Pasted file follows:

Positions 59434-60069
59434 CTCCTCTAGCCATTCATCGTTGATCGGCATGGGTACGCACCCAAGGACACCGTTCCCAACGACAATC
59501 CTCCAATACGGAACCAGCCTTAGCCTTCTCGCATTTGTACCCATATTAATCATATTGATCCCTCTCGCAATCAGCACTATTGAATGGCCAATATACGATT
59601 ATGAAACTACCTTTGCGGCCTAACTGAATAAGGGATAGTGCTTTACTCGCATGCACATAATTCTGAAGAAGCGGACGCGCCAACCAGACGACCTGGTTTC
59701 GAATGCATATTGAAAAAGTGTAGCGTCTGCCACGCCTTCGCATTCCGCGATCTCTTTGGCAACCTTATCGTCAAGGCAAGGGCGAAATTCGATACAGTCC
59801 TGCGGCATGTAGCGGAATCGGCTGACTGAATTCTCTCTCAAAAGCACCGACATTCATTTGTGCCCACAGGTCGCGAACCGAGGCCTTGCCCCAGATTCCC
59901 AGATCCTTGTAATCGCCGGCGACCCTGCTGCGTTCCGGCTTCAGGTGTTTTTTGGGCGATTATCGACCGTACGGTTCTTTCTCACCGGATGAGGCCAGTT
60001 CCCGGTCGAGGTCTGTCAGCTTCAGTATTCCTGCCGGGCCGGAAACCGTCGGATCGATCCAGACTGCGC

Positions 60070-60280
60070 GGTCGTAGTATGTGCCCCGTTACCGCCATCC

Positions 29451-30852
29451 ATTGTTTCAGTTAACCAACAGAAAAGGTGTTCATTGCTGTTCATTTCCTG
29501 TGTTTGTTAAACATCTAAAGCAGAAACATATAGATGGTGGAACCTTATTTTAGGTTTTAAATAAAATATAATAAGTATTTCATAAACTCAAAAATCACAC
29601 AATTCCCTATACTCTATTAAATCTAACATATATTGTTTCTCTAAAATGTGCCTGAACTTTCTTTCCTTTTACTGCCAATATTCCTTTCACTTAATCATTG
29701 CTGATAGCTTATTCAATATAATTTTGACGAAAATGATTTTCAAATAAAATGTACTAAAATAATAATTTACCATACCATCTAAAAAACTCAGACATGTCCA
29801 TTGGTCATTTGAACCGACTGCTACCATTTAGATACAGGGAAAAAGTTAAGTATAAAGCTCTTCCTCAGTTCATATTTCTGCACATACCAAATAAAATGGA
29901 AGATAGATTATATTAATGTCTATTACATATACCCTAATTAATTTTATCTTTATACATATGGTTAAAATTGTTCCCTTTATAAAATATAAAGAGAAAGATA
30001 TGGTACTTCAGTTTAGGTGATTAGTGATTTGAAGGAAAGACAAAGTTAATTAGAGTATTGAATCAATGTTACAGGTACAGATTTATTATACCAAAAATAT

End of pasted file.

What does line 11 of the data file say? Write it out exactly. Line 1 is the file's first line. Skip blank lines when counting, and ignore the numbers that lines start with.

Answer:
Positions 29451-30852